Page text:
The old word for bear is arkto (note that Arctic comes from the same Latin roots, as the North is associated with the constellation Ursa Major and Minor – the bear). However, the bear is a fearsome wild beast and it was thought that saying its name would summon it, which would be particularly problematic if you were a hunter.
So instead, they used the word bear, which comes from the Proto-Indo-European word for “the brown one“. This practice became so commonplace that this euphemism became the present formal name for this animal.

Posted in Simple Pleasures of Life

Simple Pleasures of Life #22

Being proud of and propagating your cultural heritage.

First of all apologies for not keeping to the “post every day” rule. I had short cases on Tuesday and was up till 4am the night before prepping for it : Was pretty shattered last night so instead of studying I chose to play Magic with a friend for hours, get Nandos for dinner, and watch TV shows until I went to bed early. Recovered since but study is boooring.

Anyway, today was Hangul Day (한글날), yay!!! Hangul is the Korean alphabet and was invented by King Sejong the Great (세종대왕) 567 years ago. It is a beautiful written language that was designed scientifically and logically to better represent sounds, making it easier for common people to learn. To celebrate it, I made a small event on Facebook where I wrote my friends’ names in Korean haha. One friend jokingly said “Arnold Schwarzenegger”, so I happily obliged… along with a sketch 😛

Posted in History & Literature


There is an interesting story regarding the history of Japanese surnames – known to be the most numerous in the world as there are over 100,000 surnames in Japan.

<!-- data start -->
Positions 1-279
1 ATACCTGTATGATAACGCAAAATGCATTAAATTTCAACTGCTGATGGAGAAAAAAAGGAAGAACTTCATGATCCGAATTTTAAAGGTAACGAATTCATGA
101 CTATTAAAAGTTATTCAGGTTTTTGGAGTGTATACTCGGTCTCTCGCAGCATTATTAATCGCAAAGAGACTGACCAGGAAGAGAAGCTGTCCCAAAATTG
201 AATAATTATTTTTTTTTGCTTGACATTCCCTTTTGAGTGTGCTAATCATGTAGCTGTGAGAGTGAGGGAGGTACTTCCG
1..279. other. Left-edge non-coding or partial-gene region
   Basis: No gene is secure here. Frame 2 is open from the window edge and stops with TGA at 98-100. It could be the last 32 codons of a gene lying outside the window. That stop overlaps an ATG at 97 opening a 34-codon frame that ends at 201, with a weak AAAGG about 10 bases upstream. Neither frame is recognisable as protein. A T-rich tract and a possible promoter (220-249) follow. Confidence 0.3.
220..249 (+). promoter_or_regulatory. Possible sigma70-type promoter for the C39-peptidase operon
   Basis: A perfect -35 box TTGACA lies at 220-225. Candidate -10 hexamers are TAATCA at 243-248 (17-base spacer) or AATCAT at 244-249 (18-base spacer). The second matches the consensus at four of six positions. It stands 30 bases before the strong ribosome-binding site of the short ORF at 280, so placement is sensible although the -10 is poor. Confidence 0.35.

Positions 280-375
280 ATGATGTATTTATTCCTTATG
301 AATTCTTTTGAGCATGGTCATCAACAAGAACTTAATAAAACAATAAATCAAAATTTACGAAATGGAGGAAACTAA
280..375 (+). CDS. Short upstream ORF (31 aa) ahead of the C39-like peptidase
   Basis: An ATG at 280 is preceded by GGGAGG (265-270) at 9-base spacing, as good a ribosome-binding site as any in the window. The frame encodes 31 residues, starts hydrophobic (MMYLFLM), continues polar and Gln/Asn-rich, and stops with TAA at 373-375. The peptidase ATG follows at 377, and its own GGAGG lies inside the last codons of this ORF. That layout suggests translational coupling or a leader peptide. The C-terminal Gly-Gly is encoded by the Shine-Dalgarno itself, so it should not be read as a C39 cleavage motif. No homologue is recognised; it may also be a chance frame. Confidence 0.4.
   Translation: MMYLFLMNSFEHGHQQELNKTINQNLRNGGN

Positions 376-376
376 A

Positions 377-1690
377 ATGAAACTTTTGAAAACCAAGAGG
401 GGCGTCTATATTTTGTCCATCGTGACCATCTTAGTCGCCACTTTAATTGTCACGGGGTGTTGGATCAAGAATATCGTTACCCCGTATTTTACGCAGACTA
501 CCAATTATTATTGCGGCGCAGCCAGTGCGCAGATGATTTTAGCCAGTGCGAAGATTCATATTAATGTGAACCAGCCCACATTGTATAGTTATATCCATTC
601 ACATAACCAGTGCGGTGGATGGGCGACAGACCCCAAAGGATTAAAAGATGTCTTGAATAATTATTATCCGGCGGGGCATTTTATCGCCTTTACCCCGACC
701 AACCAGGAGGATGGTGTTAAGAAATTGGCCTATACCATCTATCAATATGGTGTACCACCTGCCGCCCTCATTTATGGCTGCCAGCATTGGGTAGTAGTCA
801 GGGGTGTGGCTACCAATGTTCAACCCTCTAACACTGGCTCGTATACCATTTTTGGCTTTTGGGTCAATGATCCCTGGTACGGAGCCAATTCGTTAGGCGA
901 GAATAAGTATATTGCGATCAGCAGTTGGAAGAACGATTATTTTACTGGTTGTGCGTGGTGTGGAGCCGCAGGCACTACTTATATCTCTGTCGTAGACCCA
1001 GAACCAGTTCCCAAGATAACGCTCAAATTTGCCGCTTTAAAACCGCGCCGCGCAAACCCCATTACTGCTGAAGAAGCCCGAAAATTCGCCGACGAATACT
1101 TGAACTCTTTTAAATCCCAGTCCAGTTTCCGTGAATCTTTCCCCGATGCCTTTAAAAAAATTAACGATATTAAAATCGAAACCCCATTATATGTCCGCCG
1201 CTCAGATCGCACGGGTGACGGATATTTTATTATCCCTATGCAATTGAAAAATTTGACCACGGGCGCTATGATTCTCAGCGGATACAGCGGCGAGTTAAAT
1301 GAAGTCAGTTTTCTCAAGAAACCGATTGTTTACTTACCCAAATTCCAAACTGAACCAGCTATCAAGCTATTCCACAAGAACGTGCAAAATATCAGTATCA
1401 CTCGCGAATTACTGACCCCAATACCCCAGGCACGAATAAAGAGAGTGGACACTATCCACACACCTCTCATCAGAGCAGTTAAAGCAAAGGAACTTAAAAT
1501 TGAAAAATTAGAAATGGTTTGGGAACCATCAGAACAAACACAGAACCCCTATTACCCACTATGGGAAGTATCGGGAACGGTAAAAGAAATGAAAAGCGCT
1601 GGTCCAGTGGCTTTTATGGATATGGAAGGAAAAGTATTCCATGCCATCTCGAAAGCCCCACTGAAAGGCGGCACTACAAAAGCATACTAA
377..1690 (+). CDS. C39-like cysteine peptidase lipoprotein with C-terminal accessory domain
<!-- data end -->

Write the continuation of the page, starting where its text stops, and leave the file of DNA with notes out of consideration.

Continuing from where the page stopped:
It is said that in the late Sengoku period (16th~17th century), a period filled with civil wars, there were so many soldiers who had died that there was a shortage of men. To remedy this, Toyotomi Hideyoshi (who unified the clans in Japan) issued a ruling to all women, stating they must wear a blanket-like cloth on their back and to wear no underwear. If they met a man, they were obligated to have intercourse with them in the hopes of conception. This is the origin of the kimono – a garment that can easily be undone and be used as a blanket outside when required (although now the use is different), and the reason why underwear is not worn with kimono traditionally.

This meant that any surviving males had the luck of having any women they pleased. This resulted in the women not knowing who the father of the baby was and thus they named their babies according to where they were conceived. Out of all Japanese surnames, 80% refer to something geographical: 山本 (yamamoto) – at the mountain, 木下(kinoshita) – under a tree, 竹田 (takeda) – at the bamboo field, 山野(yamano) – mountain plain, 川邊 (kawabe) – next to a stream… and the list goes on.

With their surnames being so ranged and “meaningless”, culturally Japan is not very attached to their own surnames. Contrary to this, the neighbouring countries, Korea and China, place great importance in surnames as it shows the roots of the people. For example, in Korea all families have a book called jokbo where the entire family lineage for the surname can be traced back to the root. Every family member’s name and birth date is recorded along with the generation they are in.